Giving employees feedback is an important part of creating a productive work environment, but it can be difficult to find a balance between being efficient and encouraging. In a recent article for Business.com, a Business Psychologist, James Cummings, provides a framework for employee feedback.
Cummings writes, “As a business psychologist with more than a decade working with organizations, I am always amazed at how hard people find it to provide feedback to others. I have seen senior managers literally hide behind the water cooler to avoid having to provide feedback to staff. I’ve heard all kinds of rationalizations for this behavior.”
“We all like to be liked, but feedback is essential to improvement. As human beings we crave feedback; we need it! As businesses, we very quickly veer off track if adequate feedback processes are not in place.”
Cummings continues to explain that the fear of unwanted reactions are the root of feedback aversion.
He says, “While feedback is a great way to encourage and reward excellent work, the feedback process can also be an effective way to critique subpar performance and forge a new way ahead. If done properly, it not only improves performance but also builds positive, healthy working relationships. Companies need people with the confidence to stand up for what they believe in; people who understand the role of conflict in creating new ways of working and developing better solutions.”
Giving positive feedback
Here are some positive feedback mechanisms you should actively embrace, according to Cummings:
– Commending a colleague for providing you with a solution
– Discussing team progress and lauding their commitment
– Celebrating a specific milestone and providing a reward
“But, feedback isn’t always about commendation. In situations where you need to challenge a behavior or outcome, whether you are a senior manager or line manager, it is your responsibility to let someone know where they can improve. What really matters, though, is how you go about it. Feedback must be tailored to the person, making them feel valued and letting them know why, where and how they need to grow and improve.”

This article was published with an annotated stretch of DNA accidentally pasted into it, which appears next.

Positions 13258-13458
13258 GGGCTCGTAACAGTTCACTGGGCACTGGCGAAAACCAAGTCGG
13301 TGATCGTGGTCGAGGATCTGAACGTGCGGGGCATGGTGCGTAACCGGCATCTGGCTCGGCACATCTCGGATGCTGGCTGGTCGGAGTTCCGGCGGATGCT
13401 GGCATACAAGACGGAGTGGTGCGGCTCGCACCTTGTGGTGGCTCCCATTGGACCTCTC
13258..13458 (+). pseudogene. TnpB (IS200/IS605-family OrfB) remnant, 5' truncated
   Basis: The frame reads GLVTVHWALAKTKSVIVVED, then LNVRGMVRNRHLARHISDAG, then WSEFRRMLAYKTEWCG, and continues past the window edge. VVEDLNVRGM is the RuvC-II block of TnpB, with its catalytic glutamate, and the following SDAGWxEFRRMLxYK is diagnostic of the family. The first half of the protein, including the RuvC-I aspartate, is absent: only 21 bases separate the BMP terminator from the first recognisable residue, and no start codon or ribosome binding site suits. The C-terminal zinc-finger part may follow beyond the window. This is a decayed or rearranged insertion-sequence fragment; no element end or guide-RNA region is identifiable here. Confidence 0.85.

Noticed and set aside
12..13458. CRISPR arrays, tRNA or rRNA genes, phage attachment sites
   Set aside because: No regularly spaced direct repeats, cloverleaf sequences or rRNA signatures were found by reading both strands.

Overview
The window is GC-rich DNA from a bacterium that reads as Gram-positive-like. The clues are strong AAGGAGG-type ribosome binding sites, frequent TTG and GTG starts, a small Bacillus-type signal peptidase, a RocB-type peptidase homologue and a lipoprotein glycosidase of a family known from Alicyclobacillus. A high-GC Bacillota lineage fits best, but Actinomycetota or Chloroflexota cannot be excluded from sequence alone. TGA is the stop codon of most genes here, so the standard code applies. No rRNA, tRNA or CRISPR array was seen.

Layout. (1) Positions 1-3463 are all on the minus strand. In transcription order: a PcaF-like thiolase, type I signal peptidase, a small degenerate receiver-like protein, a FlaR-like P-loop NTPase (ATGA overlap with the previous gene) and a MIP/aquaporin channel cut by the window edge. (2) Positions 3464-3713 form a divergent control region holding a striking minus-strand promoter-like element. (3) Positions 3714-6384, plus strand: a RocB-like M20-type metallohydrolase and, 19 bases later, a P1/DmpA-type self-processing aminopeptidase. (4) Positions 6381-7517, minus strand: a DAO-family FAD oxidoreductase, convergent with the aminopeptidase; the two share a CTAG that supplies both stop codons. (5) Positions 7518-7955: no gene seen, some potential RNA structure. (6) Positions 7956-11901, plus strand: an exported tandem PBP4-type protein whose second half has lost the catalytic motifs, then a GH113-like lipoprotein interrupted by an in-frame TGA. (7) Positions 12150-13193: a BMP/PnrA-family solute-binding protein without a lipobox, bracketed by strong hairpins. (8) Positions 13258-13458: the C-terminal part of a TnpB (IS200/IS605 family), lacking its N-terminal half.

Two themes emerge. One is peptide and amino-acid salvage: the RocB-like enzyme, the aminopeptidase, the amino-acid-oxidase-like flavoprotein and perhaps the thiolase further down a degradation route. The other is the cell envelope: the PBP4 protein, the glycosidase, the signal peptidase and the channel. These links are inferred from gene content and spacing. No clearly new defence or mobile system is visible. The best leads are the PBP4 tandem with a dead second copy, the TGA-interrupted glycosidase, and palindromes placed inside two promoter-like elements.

Remember: “Criticize in private. Praise in public”
Cumming shares the following framework to be used to provide feedback in teams.
1. Begin by telling them what you like
“Don’t go into critique mode by listing a person’s or team’s faults straight away. For someone to be open to something he or she may find disappointing, try beginning by offering an honest compliment.”
2. Pause and think about your reasons for giving feedback
“Before you provide constructive feedback to someone, check your intentions first. Your advice as a leader or colleague must come from a place of genuine intention. Team success, company growth, or relationship building are great motives for feedback processes.”
3. Tell them what they could have done differently
“Take an objective approach and realize the incompetent or inappropriate behavior in the workplace is often down to a skill or knowledge gap. Without being loud or judgmental, show or tell them how they could have handled the situation differently.”
4. Explain in detail what you would like them to do next time
“When working with someone set an intention for the future. Tell them what you want and explain your expectations of them in future situations. Provide them with a clear roadmap for change. This may mean putting them on a training course or scheduling on the job training. Focus on knowledge, skills, and attitudes, and avoid calling into question their personality.”
In conclusion, Cummings advises employers, “Remember that feedback isn’t a one-way street. Actively seek out anything about yourself that can improve your working relationships and job productivity. Be willing to learn and develop and you will be leading by example.”